Ready Player One

(Spielberg, 2018)

This review contains spoilers for Ready Player One

Steven Spielberg is one of the greatest directors of all time, but his recent outings have signaled to many that he may have peaked decades ago. Unfortunately, Ready Player One is further evidence of this point.

Ready Player One is the story of Wade Watts, an orphaned teen living in 2045 Ohio. Wade spends most of his days in a virtual reality super-world called the OASIS. In the OASIS, you can be whoever you want to be (which usually means either an edgy elf or a jacked-up warlock). But, when the creator of the OASIS dies, he reveals to the world that there is a hidden Easter egg within the OASIS. The winner of the egg hunt will receive ownership and control of the entire virtual world. It sounds at least mildly interesting, but it fails in its execution. The plot is muddled, the message is heavy-handed, and there are no interesting, three-dimensional characters to keep you invested in the story. I could go on and on about the flaws of this film (script, characters, acting, lack of nuance), but I’d rather talk about its one saving grace: the visual effects.

The effects in this movie really are magnificent. Certain scenes stick out in my mind as being particularly amazing, like the race through Manhattan, the anti-gravity night club, the Shining re-creation, or the Planet Doom battle. Despite the excessive use of CGI and pop culture references, the world of the OASIS is vivid and mesmerizing. The fights and battles are so adeptly choreographed that, despite not caring at all about the story at all, I found myself glued to the seat for all of the action. Unfortunately, this also means that any scene that takes place in the real world falls short. But if nothing else, at least half of this movie is simply a marvel to look at.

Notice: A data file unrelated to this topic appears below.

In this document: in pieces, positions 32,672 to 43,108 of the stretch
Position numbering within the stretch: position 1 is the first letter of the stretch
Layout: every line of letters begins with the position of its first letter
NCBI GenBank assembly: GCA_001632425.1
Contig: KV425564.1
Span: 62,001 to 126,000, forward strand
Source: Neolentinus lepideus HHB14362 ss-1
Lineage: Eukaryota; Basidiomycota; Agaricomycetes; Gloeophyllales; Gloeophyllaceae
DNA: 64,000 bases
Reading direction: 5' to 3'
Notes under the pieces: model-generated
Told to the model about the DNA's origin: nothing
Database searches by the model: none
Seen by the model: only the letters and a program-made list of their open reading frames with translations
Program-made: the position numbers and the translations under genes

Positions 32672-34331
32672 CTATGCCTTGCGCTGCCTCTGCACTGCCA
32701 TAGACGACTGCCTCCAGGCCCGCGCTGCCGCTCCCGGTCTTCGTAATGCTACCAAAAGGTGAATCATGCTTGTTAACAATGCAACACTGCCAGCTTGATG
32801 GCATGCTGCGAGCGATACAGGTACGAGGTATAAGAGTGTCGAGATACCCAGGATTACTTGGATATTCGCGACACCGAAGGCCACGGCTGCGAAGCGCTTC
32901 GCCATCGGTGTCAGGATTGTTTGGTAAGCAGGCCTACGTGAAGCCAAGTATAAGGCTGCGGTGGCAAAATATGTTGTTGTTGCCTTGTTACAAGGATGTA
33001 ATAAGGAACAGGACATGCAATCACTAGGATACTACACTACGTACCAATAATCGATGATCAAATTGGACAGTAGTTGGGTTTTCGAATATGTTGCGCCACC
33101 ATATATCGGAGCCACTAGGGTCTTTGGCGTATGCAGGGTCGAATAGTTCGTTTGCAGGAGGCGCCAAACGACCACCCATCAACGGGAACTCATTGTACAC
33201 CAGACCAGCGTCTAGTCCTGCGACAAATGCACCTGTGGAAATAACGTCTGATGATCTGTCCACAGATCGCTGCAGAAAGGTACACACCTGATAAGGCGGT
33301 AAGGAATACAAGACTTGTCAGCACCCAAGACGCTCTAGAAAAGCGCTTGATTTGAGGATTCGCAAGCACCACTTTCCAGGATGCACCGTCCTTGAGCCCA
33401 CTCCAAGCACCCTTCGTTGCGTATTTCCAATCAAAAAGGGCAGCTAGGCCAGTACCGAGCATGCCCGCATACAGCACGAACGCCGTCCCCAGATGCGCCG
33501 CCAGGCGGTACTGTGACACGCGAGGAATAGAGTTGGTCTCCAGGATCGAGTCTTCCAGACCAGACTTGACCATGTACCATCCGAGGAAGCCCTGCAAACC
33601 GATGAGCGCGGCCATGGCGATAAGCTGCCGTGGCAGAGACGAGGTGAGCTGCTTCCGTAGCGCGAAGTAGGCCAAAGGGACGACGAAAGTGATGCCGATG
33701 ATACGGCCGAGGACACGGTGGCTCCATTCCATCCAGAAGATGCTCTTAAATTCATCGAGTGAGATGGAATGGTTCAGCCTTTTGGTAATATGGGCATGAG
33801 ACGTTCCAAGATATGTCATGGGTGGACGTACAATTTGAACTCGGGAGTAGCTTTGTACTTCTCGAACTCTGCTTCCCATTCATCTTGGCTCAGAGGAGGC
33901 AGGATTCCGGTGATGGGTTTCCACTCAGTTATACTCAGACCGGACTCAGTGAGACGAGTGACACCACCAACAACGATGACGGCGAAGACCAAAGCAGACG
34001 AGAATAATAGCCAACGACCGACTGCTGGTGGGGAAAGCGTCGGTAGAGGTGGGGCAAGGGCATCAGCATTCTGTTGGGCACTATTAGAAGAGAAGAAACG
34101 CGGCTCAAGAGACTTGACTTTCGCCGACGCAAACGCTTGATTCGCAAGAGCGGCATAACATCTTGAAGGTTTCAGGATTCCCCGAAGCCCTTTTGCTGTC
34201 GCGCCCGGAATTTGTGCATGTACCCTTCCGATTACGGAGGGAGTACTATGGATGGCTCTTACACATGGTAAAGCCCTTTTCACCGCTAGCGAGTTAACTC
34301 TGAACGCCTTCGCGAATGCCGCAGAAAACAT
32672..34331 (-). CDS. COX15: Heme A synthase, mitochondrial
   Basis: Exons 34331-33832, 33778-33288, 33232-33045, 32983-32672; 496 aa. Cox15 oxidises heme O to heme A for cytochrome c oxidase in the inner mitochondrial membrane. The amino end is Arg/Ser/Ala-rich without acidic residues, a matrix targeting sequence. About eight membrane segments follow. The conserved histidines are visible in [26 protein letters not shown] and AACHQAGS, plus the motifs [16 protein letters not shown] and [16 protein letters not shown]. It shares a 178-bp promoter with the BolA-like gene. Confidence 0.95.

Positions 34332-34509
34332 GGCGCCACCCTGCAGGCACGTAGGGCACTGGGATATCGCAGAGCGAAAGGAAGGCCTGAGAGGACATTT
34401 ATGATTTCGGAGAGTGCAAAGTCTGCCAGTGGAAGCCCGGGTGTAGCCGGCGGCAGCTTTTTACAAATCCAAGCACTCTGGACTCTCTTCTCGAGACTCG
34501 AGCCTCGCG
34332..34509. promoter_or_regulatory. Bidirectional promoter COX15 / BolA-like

Spielberg’s latest is both incredible and terrible. That’s the best way I can think to describe it. The action and visual effects are bordering on perfect, proving that, when it comes to staging blockbuster action, Spielberg is still way ahead of the curve. However, the script and performances are where this film really falters. Spielberg sacrifices all possible nuance in favor of clichéd characters, a trite love story and forced punchlines that all exist to serve the spectacle. When the disparate elements of the film come together, you are left with something rather unremarkable, a spectacle with little substance, and a movie almost too average to recommend. ★★★

David Merkle